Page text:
Today we welcome ourselves back from a Bank Holiday weekend here in the UK and what was a hallmark moment for mainstream media last week, as the cast of US sitcom Friends reunited for one seemingly final soiree, which aired across HBO Max, Now TV, and Sky One. In fact, it was a BIG week for Stream Wars fans in general, as Amazon completed its US$8.45bn purchase of Hollywood studio MGM, inclusive of the James Bond franchise. However, it certainly wasn’t a case of ‘From Russia with Love’ for Google, who now finds its relationship with the Russian Media Watchdog increasingly frayed. All this and more as we delve into another week of media headlines, from both in-front of and behind the silver screen…
In a reunion episode that received predictably mixed reviews, the cast of Friends was at last back together last Thursday by way of a nearly two hour ‘factual’ show. From a content perspective, the production represented a kindof hotchpotch media put-together consisting of interviews, celebrity appearances, and popular scene readthroughs, which BBC Culture Critic, Caryn James, affectionately refers to as a “skilfully packaged reunion, designed to perpetuate [the show’s now streaming] afterlife.”
And it’s that emphasis on the distribution side of the show that is perhaps most interesting. China, as reported by the BBC, is believed to have cut guest stars BTS, Lady Gaga and Justin Bieber. Additionally, as alluded to above by James, the show was designed to sound the WarnerMedia klaxon that HBO Max is now very much available for streaming in the US, inclusive of the Friends franchise. But if you live for example in the UK, then Netflix remains your go-to home for the sitcom’s 10 seasons.
MGM checks into Amazon
And speaking of streaming franchises, Amazon was looking to spend big on MGM last week… which on Wednesday, it did. The media tech giant purchased MGM for $8.45 billion, in a deal that swallowed-up the Hollywood studio’s entire back-catalogue, including James Bond. However, as we and a number of other sources including Variety reported at the time, the deal does not necessarily give Amazon outright creative control of the brand, which is overseen by stewards Eon Productions and the Broccoli family.
Where one set of authority begins and the other ends remains to be seen, but it’s another big picture example of a resurgence in the importance of content and distribution rights that is taking place across the industry right now.
From Russia with Love to Licence to Kill… internet speeds, as Google – a company that knows all about the content-distribution tussle going on in the world today – finds itself increasingly at odds with Russian Media Watchdog, Roskomnadzo. Numerous reports last week indicated that the Authority had given Google 24hrs to delete what it calls “prohibited content” or face fines and a possible traffic slowdown, which is a tactic that has already been used against Twitter this year. The news came just two days after the FT’s Moscow Correspondent, Max Seddon, reported that “Google’s entire Russian business [is] in jeopardy.”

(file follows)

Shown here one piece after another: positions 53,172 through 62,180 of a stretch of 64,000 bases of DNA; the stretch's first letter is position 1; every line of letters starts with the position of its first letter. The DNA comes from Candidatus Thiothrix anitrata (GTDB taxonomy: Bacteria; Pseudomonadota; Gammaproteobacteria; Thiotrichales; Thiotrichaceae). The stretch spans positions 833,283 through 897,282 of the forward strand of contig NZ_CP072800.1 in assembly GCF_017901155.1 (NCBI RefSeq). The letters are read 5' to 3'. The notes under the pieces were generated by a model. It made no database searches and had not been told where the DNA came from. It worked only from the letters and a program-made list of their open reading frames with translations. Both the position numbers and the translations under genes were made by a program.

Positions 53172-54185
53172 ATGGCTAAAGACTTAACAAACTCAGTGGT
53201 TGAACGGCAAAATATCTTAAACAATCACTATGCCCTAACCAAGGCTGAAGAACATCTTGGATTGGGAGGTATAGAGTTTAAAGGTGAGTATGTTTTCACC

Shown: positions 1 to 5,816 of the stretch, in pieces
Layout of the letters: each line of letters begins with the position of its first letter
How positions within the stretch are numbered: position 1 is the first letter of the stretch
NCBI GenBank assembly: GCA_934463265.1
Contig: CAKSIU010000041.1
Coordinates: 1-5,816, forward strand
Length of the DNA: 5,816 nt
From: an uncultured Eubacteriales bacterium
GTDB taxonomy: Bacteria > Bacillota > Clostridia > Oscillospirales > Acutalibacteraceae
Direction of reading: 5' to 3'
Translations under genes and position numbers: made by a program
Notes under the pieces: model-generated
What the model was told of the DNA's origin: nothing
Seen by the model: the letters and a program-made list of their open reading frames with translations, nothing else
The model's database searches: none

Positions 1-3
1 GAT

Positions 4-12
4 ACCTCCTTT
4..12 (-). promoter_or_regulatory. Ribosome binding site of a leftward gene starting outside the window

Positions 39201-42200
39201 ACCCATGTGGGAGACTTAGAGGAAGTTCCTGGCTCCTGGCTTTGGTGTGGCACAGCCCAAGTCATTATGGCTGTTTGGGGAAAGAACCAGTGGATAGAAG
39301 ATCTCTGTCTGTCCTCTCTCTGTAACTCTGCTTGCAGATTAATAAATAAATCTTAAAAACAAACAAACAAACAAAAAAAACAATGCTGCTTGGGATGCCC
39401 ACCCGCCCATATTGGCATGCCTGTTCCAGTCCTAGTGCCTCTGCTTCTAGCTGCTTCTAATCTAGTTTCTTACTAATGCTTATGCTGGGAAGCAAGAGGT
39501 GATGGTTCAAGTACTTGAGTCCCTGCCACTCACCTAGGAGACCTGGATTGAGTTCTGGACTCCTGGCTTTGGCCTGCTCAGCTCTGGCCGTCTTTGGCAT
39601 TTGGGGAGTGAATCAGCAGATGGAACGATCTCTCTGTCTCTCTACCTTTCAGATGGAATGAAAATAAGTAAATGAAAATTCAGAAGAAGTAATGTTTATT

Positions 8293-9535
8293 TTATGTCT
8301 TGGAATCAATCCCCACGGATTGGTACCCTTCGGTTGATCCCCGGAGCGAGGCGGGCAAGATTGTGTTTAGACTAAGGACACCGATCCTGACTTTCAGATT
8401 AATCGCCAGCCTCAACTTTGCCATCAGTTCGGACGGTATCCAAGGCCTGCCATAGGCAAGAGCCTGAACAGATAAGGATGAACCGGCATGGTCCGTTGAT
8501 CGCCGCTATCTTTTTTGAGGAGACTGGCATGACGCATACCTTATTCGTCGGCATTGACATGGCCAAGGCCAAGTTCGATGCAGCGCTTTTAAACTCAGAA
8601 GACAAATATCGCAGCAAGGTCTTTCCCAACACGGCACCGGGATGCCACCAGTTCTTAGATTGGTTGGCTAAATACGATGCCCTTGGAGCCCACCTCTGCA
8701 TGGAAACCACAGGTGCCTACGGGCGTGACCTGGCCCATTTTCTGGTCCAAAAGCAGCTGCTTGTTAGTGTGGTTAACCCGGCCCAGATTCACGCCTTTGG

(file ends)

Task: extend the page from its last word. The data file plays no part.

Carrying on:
Don’t be Blue… Twitter!
It seems The freemium World is Not Enough (probably last one) for Twitter, as rumours gather pace that the company is about to launch a monthly subscription offering. In a story broken by independent researcher, Jane Manchun Wong, which has now been reported by numerous outlets including TechCrunch, a $2.99 monthly subscription option is said to be being introduced. This will include features such as an undo tweet button, easy-to-read threads, and the ability to organise tweets into collections.
We looked recently at Twitter’s acquisition of Scroll, a subscription based platform that allows users to view participating news sites without ads. Earlier in the year the company also acquired Revue – a service that enables users to start-up their own editorial newsletters direct-to-readers, in a similar way to Substack. All of which points to the fact that as Facebook’s heavily ad-dependent model feels the fallout from an increasingly privacy-based web, it’s No Time to Die (definitely last one) for Twitter, as it carves out smart direct-to-consumer based revenue streams.
As for FIPP
We’ve launched a new strategic partnership with e-commerce expert Tipser, who we’ll be working with on events, content, and whitepapers to help media owners better monetise content online. Tipser specialises in embedded e-commerce, content commerce, and reader loyalty, and helps publishers to find straightforward, discreet e-commerce solutions to enrich their content and diversify revenue streams. In turn, this also strengthens interactions with audiences. They’ll be working with us on our new D2C Summit this month and you can rea the full partnership announcement here.
The Minecraft Championship took place online over the weekend, testing ten teams in a variety of mini-games across parkour, survival, combat, teamwork, and more. After eight games, the two teams with the most coins are pitted against one another in the final, which was this year won by Aqua Axolotls. It’s actually the fourteenth instalment of the MC Championship, which is hosted by Noxcrew – a community of creators from around the world. In addition to hosting the eSports tournament, the platform is also renowned for creating special maps that enable users to get more out of the game – Tomorrow Never Dies!